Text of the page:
The children's book that made Bill Gates cry

Melinda Gates sat down with Jenna Bush Hager to discuss reading with her family, and talked about the books that changed her life.
/ Source: TODAY
By Kerry Breen

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For Melinda Gates, reading has always been an important part of her life, especially when her family is involved.

"'Love You Forever' was one of my favorite books to read," she explained to Jenna Bush Hager on Open Book with Jenna Bush Hager. "Bill and I would both read that to the kids individually, and I loved to sneak by the room, because I could hear him crying as he read it to them."

Love You Forever by Robert Munsch and Sheila McGraw

The picture book tells the sweet story of the love between a mother and her son, and how it never goes away — no matter what the circumstances are. Gates said that she herself would cry while reading it.

"I loved that book," she said. "Every parent will cry. It's one of those, just, classic books."

As their kids — now aged 16, 21, and 23 — grew up, reading only became more important in the Gates household.

The Hunger Games by Suzanne Collins

Gates said that she liked Suzanne Collins' dystopian Hunger Games series so much that she read it aloud to one of the kids — and Bill would listen in often, something he had done as a child.

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"[His grandmother] read aloud in car trips, to the grandkids, and his mom would drive," Gates explained. "It gave me the idea of reading aloud to my kids, even when they got into middle school."

As her children grew up, Gates continued to recommend books to them — and often her children will respond with their own suggestions.

The Wet Engine by Brian Doyle

Gates said that she read this book on her June vacation and immediately recommended it to her oldest daughter. The non-fiction book explores the human heart as a physical organ and as a metaphor for the soul in a poignant, original, and gripping read.

Gates said that her favorite kinds of books are those that challenge or change her perspective on the world. Her first experience with such a book was in high school, when she read Madame Bovary.

Madame Bovary by Gustave Flaubert

"To have that completely different perspective about a woman's life, and what she was trying to do, from a French author?" Gates said. "I thought 'Wow, I want to read a lot of other authors who aren't American."

Gates credits the classic tale with expanding her understanding of how many ways there are to exist in the world. More recently, she had a similar experience with a book called "Awakening Joy," which she said inspired her to change the way she interacts with the world around her.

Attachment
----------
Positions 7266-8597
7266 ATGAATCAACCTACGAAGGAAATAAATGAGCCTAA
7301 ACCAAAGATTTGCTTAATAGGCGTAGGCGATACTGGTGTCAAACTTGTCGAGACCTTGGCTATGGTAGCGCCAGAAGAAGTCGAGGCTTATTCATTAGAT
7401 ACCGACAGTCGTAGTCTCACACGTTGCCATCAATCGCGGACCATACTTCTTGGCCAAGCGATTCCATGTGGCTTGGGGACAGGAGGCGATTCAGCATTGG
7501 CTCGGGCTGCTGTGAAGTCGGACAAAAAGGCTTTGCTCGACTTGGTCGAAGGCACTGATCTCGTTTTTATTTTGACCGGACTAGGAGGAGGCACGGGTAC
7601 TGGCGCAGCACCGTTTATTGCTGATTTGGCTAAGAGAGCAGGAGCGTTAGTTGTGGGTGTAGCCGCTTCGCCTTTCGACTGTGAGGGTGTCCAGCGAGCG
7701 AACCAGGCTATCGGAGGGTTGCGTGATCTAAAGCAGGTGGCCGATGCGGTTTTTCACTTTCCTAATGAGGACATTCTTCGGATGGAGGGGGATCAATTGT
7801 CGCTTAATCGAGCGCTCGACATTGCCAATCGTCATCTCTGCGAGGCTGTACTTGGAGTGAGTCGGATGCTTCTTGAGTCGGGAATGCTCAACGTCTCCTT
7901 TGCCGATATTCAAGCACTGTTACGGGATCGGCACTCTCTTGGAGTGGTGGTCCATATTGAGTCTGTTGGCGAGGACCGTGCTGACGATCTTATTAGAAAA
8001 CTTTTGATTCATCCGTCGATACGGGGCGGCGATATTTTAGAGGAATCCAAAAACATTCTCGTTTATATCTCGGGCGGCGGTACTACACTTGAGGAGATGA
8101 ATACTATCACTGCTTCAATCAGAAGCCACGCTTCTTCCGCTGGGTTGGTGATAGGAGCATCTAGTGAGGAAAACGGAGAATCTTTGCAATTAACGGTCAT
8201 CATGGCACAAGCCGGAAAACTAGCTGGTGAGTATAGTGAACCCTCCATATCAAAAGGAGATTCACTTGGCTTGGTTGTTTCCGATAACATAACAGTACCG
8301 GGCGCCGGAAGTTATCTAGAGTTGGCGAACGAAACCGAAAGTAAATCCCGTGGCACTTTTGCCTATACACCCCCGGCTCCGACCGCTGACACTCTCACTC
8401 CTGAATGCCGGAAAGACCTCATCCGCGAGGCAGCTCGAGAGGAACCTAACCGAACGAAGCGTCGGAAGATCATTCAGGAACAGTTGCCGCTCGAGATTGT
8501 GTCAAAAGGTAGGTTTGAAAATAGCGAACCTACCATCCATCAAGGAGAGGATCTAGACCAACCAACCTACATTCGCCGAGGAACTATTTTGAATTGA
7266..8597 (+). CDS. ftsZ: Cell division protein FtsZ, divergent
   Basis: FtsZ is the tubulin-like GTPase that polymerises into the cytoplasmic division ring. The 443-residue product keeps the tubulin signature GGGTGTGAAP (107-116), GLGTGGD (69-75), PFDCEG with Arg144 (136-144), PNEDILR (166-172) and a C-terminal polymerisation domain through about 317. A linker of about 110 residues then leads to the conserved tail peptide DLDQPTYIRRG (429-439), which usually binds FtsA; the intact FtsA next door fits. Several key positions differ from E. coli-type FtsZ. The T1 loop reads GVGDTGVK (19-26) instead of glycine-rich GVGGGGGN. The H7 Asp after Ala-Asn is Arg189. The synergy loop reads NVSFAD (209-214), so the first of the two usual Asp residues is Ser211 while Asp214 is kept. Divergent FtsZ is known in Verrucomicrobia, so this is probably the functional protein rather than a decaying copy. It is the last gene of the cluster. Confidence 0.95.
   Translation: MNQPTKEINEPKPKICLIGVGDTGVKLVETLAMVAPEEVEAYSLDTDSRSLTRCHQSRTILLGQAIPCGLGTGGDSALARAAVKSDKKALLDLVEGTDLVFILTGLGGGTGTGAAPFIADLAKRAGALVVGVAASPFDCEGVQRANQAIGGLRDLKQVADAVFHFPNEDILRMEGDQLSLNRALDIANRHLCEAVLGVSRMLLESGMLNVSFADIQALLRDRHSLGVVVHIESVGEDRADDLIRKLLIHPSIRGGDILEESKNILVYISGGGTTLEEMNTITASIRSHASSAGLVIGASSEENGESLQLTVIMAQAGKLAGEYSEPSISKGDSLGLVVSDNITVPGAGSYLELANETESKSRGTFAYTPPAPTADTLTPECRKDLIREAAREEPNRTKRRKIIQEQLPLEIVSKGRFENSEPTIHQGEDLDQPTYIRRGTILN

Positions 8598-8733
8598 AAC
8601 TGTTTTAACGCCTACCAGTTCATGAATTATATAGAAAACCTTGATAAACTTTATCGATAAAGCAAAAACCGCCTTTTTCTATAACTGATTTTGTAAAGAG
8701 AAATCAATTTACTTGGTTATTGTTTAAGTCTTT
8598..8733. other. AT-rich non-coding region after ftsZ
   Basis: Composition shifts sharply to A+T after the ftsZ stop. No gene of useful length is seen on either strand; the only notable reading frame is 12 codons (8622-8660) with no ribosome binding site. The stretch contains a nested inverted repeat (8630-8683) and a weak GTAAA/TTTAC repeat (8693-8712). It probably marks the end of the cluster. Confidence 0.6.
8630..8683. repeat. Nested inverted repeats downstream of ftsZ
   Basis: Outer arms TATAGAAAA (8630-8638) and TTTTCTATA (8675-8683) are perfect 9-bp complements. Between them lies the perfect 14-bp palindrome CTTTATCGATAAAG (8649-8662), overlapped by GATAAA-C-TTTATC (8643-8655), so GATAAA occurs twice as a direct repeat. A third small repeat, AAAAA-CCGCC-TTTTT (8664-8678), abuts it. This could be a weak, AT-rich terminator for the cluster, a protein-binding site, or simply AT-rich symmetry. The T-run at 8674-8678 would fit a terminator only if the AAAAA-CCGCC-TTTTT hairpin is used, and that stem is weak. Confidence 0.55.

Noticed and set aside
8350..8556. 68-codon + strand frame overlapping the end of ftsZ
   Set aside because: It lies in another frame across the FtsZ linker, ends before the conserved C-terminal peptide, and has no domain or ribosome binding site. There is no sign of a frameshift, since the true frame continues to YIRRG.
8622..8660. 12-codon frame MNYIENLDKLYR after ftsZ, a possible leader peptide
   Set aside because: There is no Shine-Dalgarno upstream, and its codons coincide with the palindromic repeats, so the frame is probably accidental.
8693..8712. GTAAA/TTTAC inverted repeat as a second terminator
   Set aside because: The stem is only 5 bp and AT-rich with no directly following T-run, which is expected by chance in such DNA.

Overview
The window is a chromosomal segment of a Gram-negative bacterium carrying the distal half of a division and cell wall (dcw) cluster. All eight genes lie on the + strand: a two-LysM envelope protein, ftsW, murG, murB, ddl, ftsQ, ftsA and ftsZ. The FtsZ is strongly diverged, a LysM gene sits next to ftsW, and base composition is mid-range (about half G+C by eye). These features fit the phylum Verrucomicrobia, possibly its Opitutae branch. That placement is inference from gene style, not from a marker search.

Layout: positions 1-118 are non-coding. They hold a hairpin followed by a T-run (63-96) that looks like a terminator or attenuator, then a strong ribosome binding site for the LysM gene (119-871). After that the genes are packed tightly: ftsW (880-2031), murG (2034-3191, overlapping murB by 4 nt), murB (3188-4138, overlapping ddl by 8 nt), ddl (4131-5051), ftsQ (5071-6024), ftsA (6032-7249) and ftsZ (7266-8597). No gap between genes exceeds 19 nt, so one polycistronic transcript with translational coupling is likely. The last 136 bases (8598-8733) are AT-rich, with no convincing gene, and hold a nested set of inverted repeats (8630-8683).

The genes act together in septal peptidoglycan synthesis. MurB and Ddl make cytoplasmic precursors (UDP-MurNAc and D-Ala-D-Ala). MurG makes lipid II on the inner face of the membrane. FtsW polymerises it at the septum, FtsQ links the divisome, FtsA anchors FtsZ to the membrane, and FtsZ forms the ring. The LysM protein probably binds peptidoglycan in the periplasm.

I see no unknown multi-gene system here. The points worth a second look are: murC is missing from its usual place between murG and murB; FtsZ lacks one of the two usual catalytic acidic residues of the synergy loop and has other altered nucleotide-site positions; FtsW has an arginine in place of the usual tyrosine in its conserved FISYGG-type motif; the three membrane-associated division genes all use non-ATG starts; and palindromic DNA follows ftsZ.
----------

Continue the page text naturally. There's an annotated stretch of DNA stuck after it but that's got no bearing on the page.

Awakening Joy by James Baraz

"In the last 7 years, a book that just sort of changed my life was a book called Awakening Joy," Gates explained. "And it just really helped me think, about how do you enjoy the moments every single day? All the moments — whether it's a painful moment, a joyful moment, a moment of surprise? How do you collect those moments throughout the day, and enjoy everything?"

Now, as she travels around the world with the Bill & Melinda Gates Foundation, she tries to read books that match the cultures and countries she's experiencing — an interest that began with Madame Bovary.

"It's the story, the fiction, that grabs me in, and then I'll use that to then go look up facts about a country," she explained.

A Woman is No Man by Etaf Rum

Bush Hager recommended this #ReadWithJenna pick, since it matched Gates' interest in different cultures. The debut novel tells the story of three generations of Palestinian-American women trying to make themselves heard in their culture and community. Even though it takes place in the United States, it makes different cultures resonate with readers.

That sense of culture is inherent in Gates' own book, "The Moment of Lift," which chronicles the women that she's met throughout her life and illustrates every issue from workplace inequality to child marriages.

The Moment of Lift by Melinda Gates

Bush Hager asked Gates about how literacy and reading particularly affects the work of women around the world.

"I think literacy is fundamental, because it starts to empower a woman to read other things and to understand other issues," Gates said. "One of the most important things about education or literacy is we come to know the world in a different way than just what the chief of our village told us, or our parents or our community. It opens your eyes to the fact that there's another world there."

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